Every argument commonly offered for the notion of God leads to a contradiction of the axiomatic concepts of philosophy. At every point, the notion clashes with the facts of reality and with the preconditions of thought. This as true of the professional theologians’ arguments and ideas as of the popular treatments.”

“Objectivism: The Philosphy of Ayn Rand”, p.31-32, by Leonard Peikoff, ISBN 0-525-93380-8


Over the weekend, I'll have some free time to further defend the argument.

Robert_B said...

Greetings Eric: I had a few thoughts and remembered a few points from a book I read a few years ago that are cogent to the discussion related to the argument I presented showing God cannot exist.

As a further response to your objection that infinite groups established by a Set rule segregating even and odd numbers into ensembles it should be recognized that infinity does not mean a number of greater absolute value than any other number. Instead infinity means that one can continue counting to an exponentially large number for any arbitrarily long time period and then continue counting for any additional long time period and then continue counting still further without ever reaching an end. There does not occur a single largest number. Consider two cases.

1. Any grouping of numbers established by a specific Set rule that contains an infinite quantity of numeric elements will continuously be changing as new additional large numbers are added to the ensemble by the Set rule. An infinitely large grouping would require an infinitely long time to be formed because causality is necessary to vivify a relation's unmediated attachment between a Set rule and potential group elements. Since the contents of the grouping would then be continuously changing forever, the grouping cannot have a specific identity despite that all the numeric elements sharing a common attribute. This is so because an object is all that it is. If a person defines a grouping established by a Set rule as an object, then the grouping's identity must metaphysically be all of its attributes simultaneously. Those attributes would include the ensemble of the identities of all the numeric elements. As those ensemble identities would constantly change and because the individual ensemble elements would all be different, the group can have no fixed specific identity.

2. If the process of adding numbers to the ensemble is paused or stopped, then the grouping is finite.

In the first case, the group ofnumbers can have no specific identity. In the second case the group of numbers cannot be infinite. Eric's objection from infinite Set Groupings to the very ancient argument from the impossibility of an infinite having a specific identity is insufficient to overcome the argument.

The following text is paraphrased from George H. Smith's book, “Atheism: The Case Against God” p.41.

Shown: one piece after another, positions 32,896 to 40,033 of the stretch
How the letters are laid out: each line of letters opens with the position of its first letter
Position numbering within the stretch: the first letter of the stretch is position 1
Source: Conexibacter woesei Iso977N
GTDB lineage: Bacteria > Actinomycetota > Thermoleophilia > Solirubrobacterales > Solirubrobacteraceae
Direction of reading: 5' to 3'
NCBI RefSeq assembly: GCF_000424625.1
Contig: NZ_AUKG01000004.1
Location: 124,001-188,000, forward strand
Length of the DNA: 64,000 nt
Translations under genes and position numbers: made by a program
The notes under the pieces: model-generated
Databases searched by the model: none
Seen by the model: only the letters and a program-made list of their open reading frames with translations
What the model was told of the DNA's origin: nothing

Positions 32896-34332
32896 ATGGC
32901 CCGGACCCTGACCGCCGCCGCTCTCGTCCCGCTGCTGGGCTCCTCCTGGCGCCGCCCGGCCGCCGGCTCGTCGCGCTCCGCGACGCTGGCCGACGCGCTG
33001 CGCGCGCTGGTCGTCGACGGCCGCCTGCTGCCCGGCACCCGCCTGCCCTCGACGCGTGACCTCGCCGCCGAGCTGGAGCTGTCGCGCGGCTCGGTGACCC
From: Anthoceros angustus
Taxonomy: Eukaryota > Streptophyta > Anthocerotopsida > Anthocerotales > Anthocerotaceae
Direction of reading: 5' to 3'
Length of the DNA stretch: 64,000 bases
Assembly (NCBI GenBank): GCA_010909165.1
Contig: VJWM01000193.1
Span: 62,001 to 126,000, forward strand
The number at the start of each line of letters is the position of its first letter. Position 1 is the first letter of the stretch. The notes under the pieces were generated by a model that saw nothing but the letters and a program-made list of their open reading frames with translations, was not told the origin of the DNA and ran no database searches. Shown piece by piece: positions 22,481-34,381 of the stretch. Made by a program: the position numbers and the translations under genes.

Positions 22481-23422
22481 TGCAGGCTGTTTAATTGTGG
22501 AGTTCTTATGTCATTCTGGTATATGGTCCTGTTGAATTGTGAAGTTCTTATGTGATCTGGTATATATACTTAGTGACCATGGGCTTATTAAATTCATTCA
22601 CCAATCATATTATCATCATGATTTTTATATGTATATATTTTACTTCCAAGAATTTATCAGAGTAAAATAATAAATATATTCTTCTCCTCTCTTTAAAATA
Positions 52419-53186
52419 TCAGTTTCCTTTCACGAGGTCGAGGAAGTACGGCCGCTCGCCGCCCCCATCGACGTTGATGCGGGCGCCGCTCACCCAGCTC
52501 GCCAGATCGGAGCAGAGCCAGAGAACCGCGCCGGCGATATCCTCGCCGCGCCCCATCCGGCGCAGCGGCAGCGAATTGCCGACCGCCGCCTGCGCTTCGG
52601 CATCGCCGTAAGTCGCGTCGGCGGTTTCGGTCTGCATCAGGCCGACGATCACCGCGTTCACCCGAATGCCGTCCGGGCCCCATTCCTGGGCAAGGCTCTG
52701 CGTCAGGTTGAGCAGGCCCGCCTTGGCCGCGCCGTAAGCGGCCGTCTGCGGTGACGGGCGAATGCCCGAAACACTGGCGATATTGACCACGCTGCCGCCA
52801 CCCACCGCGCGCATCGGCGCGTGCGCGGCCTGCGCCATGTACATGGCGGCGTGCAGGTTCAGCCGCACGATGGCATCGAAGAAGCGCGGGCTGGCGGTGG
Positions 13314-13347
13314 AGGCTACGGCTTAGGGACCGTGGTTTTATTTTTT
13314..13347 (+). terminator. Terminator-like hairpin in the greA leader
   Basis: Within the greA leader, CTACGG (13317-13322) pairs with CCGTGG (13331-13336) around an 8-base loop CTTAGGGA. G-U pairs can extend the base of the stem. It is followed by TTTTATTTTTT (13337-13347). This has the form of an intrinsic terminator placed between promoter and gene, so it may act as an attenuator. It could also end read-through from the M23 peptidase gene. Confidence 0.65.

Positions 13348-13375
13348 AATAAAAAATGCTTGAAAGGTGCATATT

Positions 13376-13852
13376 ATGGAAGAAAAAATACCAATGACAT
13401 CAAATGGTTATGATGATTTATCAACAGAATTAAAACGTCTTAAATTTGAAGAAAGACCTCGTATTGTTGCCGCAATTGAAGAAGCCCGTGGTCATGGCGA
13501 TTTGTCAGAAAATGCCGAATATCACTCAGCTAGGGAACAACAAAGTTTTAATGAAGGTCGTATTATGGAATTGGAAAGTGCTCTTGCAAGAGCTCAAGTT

To exist is to exist as something. To be something is to have a specific nature. That is to have a particular identity. The Laws of Identity A=A and Non-Contradiction A =/= ¬A entail that any ontological being must posses specific determinate characteristics. To have such characteristics is a consequence of being part of nature. But the theistic God is asserted to be super-natural, and that is to be exempt from the uniformity of nature. Herein lies the contradiction fatal to any claim of knowledge about God. Having specific determinate characteristics imposes limits, and those limits would restrict the capacities of the alleged super-natural being. Such restriction then renders the alleged super-natural being subject to the causal relationships that denote the uniformity of nature in actual existence and disqualify it from being God. To escape this contradiction, the religious mind proposes to somehow imagine a God lacking any definite attributes or properties. But a postulated existent devoid of properties or attributes is indistinguishable from nothingness and is incompatible with the concept of existence. For God to have characteristics necessarily means God must have definite characteristics. That is to say that God would then necessarily be limited, for to be A is to also not be ¬A. Any being with characteristics is then subject to the uniformity of nature imposed by those capacities. For a super-natural being to differ from natural existence, it must exist without a limited identity and nature. This amounts to existing without any nature or identity at all. If humanity is to have meaningful discourse about God, we must presuppose it to have properties by which is can be identified. By asserting that God is super-natural theism stipulates existence apart from the uniformity of nature and eliminates any possibility of assigning definite characteristics to God. But by assigning definite characteristics to God, theism brings its God within the natural realm and renders it not-God. Something cannot be both A and ¬A. God then cannot exist, and any claim of knowledge of God is indistinguishable from fantasy of God.